Your Friday Briefing: A Major U.S. Climate Ruling
Good morning. We’re covering a major climate-related ruling by the U.S. Supreme Court, the 25th anniversary of Hong Kong’s link with China and a victory for Ukraine.
New limits on the E.P.A.’s authority
The U.S. Supreme Court limited the Environmental Protection Agency’s powers to restrict carbon emissions from power plants.
Combined with a worldwide energy crunch and intraparty politics, the ruling makes it nearly impossible for President Biden to achieve his climate goals. Experts said the ruling would make it mathematically impossible for him to keep a campaign promise to cut U.S. pollution in half by the end of the decade.
The 6-to-3 decision comes at a time when experts are issuing dire warnings on climate change. In a dissent, the court’s three liberal justices said the decision had stripped the E.P.A. of “the power to respond to the most pressing environmental challenge of our time.”
Chief Justice John Roberts, writing for the majority, only glancingly alluded to climate change. Instead, Roberts argued that Congress had not given the E.P.A. sweeping authority to regulate the energy industry. Here are live updates.
Xi Jinping visits Hong Kong
Xi Jinping, China’s leader, traveled to Hong Kong yesterday to celebrate 25 years since the end of British rule there.
“Hong Kong has withstood one severe challenge after another, and overcome one hazard after another,” Xi said in a brief speech upon his arrival. “After the storm, Hong Kong has been reborn from the ashes, showing flourishing vitality.”
It was his first trip out of mainland China since the pandemic started. Covid infections recently rose in Hong Kong, and the city sent thousands of people — officials, diplomats, journalists and workers — to hotels for days of quarantine and daily Covid tests before his visit.
It was also Xi’s first trip to Hong Kong in five years — and his first since Beijing imposed a crackdown on a 2019 pro-democracy movement that mounted a serious challenge to its rule. Xi’s policies have stifled dissent in the city, and his visit underscores the importance of signaling his control over the former British colony.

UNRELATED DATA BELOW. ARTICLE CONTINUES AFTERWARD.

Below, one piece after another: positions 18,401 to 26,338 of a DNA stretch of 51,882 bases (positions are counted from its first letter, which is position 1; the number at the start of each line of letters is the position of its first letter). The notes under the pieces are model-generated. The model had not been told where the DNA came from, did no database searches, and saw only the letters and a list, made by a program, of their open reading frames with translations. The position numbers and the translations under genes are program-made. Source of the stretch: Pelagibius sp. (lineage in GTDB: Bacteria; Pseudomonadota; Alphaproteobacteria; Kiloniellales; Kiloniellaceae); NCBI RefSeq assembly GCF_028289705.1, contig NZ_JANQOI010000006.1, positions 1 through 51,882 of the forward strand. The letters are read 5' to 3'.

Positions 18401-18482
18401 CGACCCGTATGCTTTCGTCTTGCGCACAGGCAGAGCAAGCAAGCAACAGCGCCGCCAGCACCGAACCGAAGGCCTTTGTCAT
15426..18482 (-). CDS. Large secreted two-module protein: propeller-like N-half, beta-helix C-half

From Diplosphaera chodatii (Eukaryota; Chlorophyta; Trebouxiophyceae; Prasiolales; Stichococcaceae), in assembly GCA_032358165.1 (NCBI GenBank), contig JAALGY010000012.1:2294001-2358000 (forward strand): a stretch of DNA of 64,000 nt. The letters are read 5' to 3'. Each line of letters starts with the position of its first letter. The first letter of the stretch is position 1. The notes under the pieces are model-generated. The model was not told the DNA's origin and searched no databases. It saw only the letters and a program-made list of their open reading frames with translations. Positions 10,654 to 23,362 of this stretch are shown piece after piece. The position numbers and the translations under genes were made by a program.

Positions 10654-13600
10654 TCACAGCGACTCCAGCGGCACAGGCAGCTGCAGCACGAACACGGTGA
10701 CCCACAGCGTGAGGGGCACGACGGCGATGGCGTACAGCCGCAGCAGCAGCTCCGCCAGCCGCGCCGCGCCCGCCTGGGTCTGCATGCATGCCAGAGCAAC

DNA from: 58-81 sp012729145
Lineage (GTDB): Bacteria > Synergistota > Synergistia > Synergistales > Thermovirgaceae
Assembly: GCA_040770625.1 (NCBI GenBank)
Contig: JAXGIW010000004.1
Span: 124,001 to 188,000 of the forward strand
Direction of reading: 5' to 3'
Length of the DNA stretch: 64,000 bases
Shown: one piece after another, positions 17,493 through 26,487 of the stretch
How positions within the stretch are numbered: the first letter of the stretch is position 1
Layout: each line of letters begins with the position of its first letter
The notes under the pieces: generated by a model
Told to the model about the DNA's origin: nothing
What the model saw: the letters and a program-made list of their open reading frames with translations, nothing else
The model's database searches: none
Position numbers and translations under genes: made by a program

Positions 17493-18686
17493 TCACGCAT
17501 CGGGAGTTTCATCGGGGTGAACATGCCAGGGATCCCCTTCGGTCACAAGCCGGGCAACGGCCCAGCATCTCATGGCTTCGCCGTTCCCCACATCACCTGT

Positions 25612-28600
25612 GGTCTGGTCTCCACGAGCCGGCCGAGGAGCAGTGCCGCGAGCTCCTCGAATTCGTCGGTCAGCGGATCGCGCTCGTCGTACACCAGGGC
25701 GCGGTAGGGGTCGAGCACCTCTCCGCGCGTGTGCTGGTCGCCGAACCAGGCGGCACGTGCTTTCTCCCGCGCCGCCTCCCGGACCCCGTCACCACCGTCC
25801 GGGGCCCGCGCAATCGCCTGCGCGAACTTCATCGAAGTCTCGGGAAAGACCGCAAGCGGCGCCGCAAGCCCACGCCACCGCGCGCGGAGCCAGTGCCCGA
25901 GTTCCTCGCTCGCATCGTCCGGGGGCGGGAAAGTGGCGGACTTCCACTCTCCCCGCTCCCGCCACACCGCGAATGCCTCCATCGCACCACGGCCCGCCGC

Better Understand the Russia-Ukraine War
Analysis: In 1997, China promised Hong Kong 50 years of a light touch when the city returned to its control. Halfway through that period, those pledges appear badly weakened, if not broken.
History: In the past 25 years, life on Queen’s Road, the first thoroughfare built by the British after they seized Hong Kong, has been transformed.
Ukraine takes back Snake Island
The development is a setback for Moscow’s forces. Just a week ago, the Kremlin bragged about repelling a Ukrainian attempt to retake the island.
Ukraine’s control of Snake Island could undermine Russia’s blockade of vital shipping lanes for grain in the Black Sea, which has raised the cost of food and created the likelihood of shortages and even famines in some countries. Still, there was no indication that the Kremlin was prepared to allow safe passage of Ukrainian vessels leaving the port of Odesa.
Diplomacy: At Group of 7 and NATO summits this week, Western leaders presented a unified front against Russia. But energy costs are soaring, Western publics are weary and leaders failed to describe the war’s endgame.
U.S.: President Biden said that the country could face higher gas prices for “as long as it takes” to defeat Russia, a risky statement as midterm elections near.
Behind the scenes, the global consulting firm McKinsey advised the companies at the center of the opioid crisis. A trove of documents reveals how it helped opioid makers target doctors, drive up sales and market pills twice as potent as OxyContin.
ARTS AND IDEAS
F.B.I. steps into an art case
In February, the Orlando Museum of Art opened a show featuring 25 never-before-seen paintings by Jean-Michel Basquiat. But a Times article by Brett Sokol cast doubt on their authenticity: One had been painted on a FedEx box with a typeface that hadn’t been used until 1994, six years after Basquiat’s death.
According to an F.B.I. affidavit, De Groft threatened an expert who expressed qualms after assessing the artworks. “Shut up,” De Groft allegedly wrote in an email. “Stop being holier than thou.”